Almost a year into the Clinton presidency a number of political positions remain unfilled in the Department of Transportation, Republicans continue to enjoy a 3-2 majority on the Interstate Commerce Commission and three seats remain open at the Federal Maritime Commission.

Late last week, the White House rushed three nominations to the Senate for possible action before Congress adjourns for the year, but top DOT slots left unfilled include the assistant secretary for international affairs, the head of the National Highway Traffic Safety Administration and the administrator for the Research and Special Projects Administration, the agency that writes hazardous materials regulations.On Saturday, President Clinton nominated T.R. Lakshmanan to a four-year term as first director of the Department of Transportation's new Bureau of Transportation Statistics.

On Thursday, the Senate was asked to confirm William Hathaway to a second term on the Federal Maritime Commission. Earlier this year, Mr. Clinton had designated Mr. Hathaway to serve as agency chairman, although Mr. Hathaway's term expired on June 30.

On Friday, the administration nominated Linda Hall Daschle as deputy administrator of the Federal Aviation Administration. The Senate confirmed her on Saturday.

Still, the Clinton White House has been accused of acting slowly in filling key political positions.

"The administration is really about on track with the Bush administration for filling positions," one commerce committee aide said. "Unfortunately, we expect them to slow down the pace even more."

The slowdown is expected because in order to reach its self-imposed goal of a 25 percent cut in White House employees, the administration has sent many temporary personnel official staffers back to their permanent agencies. Bruce Lindsay, personnel director, and several of his top aides have been named to other jobs in the administration. In addition, the focus of top White House personnel has been on health care and the North American Free Trade Agreement.

"It could be a while until that office gets re-staffed," a former White House aide said. "And when it does, those people will not have read the resumes or helped cull the candidates. It could mean a whole new set of candidates for all the positions."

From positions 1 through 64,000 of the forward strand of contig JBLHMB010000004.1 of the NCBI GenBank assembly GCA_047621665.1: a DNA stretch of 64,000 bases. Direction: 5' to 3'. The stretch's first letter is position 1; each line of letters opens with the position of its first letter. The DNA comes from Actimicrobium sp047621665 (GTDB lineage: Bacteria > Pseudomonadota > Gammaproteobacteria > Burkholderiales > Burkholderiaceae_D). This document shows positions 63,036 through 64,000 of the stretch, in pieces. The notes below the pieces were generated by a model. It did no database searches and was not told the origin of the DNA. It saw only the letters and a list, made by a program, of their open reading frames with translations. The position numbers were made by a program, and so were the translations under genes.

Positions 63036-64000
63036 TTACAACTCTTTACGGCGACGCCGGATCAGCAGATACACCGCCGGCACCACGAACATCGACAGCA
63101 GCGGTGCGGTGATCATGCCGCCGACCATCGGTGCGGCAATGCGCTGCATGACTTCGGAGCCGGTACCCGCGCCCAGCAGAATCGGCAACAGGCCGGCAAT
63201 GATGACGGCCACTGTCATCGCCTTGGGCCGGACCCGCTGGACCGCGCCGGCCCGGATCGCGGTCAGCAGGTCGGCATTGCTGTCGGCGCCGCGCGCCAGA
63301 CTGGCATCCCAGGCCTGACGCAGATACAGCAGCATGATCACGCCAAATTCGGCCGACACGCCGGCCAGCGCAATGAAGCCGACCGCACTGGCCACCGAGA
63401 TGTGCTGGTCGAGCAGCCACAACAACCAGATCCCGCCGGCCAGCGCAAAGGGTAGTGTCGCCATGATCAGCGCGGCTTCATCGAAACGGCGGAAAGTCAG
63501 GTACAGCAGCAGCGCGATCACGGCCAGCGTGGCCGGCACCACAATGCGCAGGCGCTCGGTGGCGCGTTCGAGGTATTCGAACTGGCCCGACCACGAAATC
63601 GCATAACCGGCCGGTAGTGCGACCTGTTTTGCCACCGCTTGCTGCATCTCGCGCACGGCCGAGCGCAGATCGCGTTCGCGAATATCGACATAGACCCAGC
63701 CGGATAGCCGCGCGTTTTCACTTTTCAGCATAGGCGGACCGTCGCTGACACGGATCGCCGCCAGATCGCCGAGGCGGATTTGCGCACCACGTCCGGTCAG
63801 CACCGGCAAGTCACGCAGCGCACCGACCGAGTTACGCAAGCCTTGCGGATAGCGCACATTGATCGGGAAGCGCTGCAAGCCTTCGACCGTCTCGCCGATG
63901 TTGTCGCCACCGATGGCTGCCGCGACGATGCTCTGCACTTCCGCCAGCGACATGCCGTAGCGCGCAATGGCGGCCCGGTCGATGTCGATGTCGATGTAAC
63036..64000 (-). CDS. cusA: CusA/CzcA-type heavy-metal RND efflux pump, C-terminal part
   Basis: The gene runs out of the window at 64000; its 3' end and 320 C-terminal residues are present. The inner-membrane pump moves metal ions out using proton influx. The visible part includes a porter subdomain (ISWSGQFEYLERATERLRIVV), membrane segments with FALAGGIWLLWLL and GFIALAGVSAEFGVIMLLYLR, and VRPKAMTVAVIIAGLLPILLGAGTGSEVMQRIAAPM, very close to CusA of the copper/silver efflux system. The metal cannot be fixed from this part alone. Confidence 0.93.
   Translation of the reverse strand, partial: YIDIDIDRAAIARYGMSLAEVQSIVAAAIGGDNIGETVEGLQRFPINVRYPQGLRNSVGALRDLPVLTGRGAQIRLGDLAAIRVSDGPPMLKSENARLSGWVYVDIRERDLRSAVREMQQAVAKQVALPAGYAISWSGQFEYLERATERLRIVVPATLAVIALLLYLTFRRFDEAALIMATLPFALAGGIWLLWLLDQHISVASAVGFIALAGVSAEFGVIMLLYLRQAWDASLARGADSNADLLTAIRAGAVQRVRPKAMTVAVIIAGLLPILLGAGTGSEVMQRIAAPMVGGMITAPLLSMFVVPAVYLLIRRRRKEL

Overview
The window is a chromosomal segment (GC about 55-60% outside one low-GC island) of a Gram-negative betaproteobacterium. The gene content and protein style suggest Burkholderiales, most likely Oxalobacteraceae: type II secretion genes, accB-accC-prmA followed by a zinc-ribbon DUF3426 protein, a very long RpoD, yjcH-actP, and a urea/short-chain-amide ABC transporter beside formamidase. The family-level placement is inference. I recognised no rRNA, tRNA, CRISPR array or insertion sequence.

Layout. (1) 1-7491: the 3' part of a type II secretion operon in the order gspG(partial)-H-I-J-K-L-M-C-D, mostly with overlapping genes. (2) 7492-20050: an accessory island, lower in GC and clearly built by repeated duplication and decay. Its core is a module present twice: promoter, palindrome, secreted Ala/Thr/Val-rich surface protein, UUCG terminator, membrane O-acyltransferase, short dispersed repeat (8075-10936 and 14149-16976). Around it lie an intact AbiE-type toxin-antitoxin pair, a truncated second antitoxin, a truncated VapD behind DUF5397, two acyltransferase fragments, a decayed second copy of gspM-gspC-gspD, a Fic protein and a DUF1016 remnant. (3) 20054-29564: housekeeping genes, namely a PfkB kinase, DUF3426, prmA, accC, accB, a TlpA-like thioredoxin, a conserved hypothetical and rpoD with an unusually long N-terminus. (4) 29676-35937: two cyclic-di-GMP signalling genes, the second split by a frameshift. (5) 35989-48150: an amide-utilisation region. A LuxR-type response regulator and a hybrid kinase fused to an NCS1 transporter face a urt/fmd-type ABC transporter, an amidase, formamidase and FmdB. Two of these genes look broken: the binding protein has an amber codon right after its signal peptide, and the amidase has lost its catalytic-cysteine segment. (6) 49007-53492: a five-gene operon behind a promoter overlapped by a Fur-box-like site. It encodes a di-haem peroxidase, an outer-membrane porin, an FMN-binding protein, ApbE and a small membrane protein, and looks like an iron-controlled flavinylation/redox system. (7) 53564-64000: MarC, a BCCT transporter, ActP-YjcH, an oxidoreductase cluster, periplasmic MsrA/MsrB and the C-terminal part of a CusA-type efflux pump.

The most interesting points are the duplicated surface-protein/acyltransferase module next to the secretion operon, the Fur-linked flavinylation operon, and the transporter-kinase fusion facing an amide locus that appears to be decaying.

Republicans have held a 3-2 majority at the ICC this year because no Democrat has been named to replace former Bush White House aide Gregory Walden. Mr. Walden was put on the ICC by President Bush just hours before his power to make recess appointments ended last January.

In addition to that seat, the term of Republican Edward Philbin expires at the end of this year, leaving two positions for the president to fill. Paperwork for candidate Linda Morgan is being sent to the White House, sources say. Ms. Morgan, Senate commerce committee general counsel, is rumored to be the front runner for chairman of the agency, a position now held by acting Chairman Gail McDonald.

Mr. Clinton has not taken advantage of his opportunity to appoint three other members to the five-member Federal Maritime Commission.

There are two vacant seats on the commission. Additionally, Commissioner Francis Ivancie, a Democrat appointed during the Reagan administration, continues to serve even though his five-year term expired last year.

The short list of candidates is said to include Harold Creel, senior counsel to the Senate Commerce, Science and Transportation Committee's merchant marine subcommittee; John Meade, a veteran maritime lawyer; Joe Scroggins, senior deputy port director at the Port of Tampa, and Delmond Won, a member of Hawaii's powerful Land Use Commission.

At the Maritime Administration, what is generally considered the third- ranking post, deputy administrator for inland waterways and Great Lakes, is unfilled.

The leading candidate is John Graykowski, a Washington attorney who initially came under fire from industry for lacking background or ties in barging and shipping, although his resume includes handling transportation matters for Sen. Donald Riegle, D-Mich.